‘For example, what we have identified with pupils’ reading in Year 2 is that the children are really good at decoding, but they don’t necessarily understand – this appears to be a national trend – so one of our teachers is developing a new model to address this and hopefully have a positive impact.’

‘Now I’ve become slightly obsessed with data to be honest! We use it for so many different purposes. It’s incredibly useful for our SENCO, and because of the different areas it assesses, it feeds into our detailed individual education plans for our children. The data provides further information to support the evidence needed when applying for an EHCP (Education Health and Care Plan) and if successful, this brings in additional funding for a child. It’s incredibly useful for that.’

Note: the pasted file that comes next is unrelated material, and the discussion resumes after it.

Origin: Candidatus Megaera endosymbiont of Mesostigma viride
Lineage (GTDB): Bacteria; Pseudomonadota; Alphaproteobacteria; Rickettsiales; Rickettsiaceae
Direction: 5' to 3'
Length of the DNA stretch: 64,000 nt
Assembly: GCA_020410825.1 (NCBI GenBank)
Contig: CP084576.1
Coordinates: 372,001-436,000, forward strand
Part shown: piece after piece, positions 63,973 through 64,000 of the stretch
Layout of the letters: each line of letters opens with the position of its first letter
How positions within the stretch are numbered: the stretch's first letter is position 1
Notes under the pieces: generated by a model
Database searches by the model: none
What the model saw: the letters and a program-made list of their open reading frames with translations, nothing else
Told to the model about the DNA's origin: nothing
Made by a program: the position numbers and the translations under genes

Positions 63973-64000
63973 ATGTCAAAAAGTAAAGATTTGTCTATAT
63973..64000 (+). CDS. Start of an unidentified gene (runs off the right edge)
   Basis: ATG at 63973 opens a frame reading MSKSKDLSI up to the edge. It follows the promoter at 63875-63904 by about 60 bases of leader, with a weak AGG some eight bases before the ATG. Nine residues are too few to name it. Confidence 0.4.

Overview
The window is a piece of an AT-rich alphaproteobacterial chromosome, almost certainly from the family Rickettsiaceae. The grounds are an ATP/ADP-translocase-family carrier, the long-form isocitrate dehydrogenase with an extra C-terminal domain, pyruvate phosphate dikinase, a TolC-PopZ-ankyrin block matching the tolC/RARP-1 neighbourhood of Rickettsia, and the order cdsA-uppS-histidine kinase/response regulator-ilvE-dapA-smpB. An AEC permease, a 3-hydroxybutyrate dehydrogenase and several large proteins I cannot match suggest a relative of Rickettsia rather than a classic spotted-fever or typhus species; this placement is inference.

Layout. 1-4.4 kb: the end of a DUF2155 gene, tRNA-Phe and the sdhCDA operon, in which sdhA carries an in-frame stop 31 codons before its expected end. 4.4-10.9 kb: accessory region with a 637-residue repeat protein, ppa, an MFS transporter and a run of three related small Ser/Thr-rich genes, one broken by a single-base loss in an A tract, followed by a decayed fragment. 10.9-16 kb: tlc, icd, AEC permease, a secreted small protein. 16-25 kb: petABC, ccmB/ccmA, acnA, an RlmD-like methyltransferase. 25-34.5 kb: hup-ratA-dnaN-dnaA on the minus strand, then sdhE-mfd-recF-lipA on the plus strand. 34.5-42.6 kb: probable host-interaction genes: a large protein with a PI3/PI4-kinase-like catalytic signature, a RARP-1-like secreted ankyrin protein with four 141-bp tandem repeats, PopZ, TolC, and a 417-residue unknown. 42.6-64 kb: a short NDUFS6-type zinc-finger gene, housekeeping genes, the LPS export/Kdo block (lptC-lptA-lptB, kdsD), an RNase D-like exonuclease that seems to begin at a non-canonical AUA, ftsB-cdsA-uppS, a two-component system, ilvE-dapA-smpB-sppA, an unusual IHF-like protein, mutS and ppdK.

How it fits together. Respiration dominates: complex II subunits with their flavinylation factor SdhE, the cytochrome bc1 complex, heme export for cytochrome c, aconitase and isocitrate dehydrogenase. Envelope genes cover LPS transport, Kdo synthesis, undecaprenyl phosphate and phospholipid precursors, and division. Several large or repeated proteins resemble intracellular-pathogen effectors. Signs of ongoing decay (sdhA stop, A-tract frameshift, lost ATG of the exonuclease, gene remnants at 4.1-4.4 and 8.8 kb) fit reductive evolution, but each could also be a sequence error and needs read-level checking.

Developing the whole child

‘Teachers use the assessment as a tool to plan the curriculum for individual children, and it gives very specific information about where the gaps are. For example, in maths it really drills down into specific elements of general maths and mental arithmetic, and that’s really useful. We can then compensate and say ‘okay, that child is struggling with multiplication’ for example, and the teacher knows where to pitch particular work for individual children.’

Karen and her staff’s focus is always on the individual; identifying individual needs, providing tailored opportunities and experiences for each child and making sure each of them reaches their potential.